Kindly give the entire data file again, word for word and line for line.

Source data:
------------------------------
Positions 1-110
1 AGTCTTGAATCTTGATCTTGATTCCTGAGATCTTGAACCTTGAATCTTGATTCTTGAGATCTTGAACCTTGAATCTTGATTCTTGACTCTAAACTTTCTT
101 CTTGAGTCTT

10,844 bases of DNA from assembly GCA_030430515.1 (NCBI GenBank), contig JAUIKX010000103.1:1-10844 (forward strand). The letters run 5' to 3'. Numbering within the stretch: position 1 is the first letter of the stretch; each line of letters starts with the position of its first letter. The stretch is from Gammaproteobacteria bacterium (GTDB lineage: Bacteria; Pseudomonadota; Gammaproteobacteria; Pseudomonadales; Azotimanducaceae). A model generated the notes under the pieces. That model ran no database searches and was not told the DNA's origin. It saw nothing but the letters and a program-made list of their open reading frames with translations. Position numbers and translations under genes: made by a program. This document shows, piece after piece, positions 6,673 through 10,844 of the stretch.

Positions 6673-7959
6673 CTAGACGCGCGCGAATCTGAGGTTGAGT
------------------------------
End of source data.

Positions 1-110
1 AGTCTTGAATCTTGATCTTGATTCCTGAGATCTTGAACCTTGAATCTTGATTCTTGAGATCTTGAACCTTGAATCTTGATTCTTGACTCTAAACTTTCTT
101 CTTGAGTCTT

10,844 bases of DNA from assembly GCA_030430515.1 (NCBI GenBank), contig JAUIKX010000103.1:1-10844 (forward strand). The letters run 5' to 3'. Numbering within the stretch: position 1 is the first letter of the stretch; each line of letters starts with the position of its first letter. The stretch is from Gammaproteobacteria bacterium (GTDB lineage: Bacteria; Pseudomonadota; Gammaproteobacteria; Pseudomonadales; Azotimanducaceae). A model generated the notes under the pieces. That model ran no database searches and was not told the DNA's origin. It saw nothing but the letters and a program-made list of their open reading frames with translations. Position numbers and translations under genes: made by a program. This document shows, piece after piece, positions 6,673 through 10,844 of the stretch.

Positions 6673-7959
6673 CTAGACGCGCGCGAATCTGAGGTTGAGT